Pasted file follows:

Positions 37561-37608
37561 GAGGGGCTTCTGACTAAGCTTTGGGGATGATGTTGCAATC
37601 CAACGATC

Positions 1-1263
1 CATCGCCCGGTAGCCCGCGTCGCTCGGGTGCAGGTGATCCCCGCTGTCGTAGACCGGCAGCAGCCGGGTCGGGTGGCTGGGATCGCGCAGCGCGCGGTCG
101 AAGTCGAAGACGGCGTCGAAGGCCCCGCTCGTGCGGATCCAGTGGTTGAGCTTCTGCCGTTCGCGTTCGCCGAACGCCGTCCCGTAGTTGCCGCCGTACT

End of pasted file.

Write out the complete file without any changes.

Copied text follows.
Positions 37561-37608
37561 GAGGGGCTTCTGACTAAGCTTTGGGGATGATGTTGCAATC
37601 CAACGATC

Positions 1-1263
1 CATCGCCCGGTAGCCCGCGTCGCTCGGGTGCAGGTGATCCCCGCTGTCGTAGACCGGCAGCAGCCGGGTCGGGTGGCTGGGATCGCGCAGCGCGCGGTCG
101 AAGTCGAAGACGGCGTCGAAGGCCCCGCTCGTGCGGATCCAGTGGTTGAGCTTCTGCCGTTCGCGTTCGCCGAACGCCGTCCCGTAGTTGCCGCCGTACT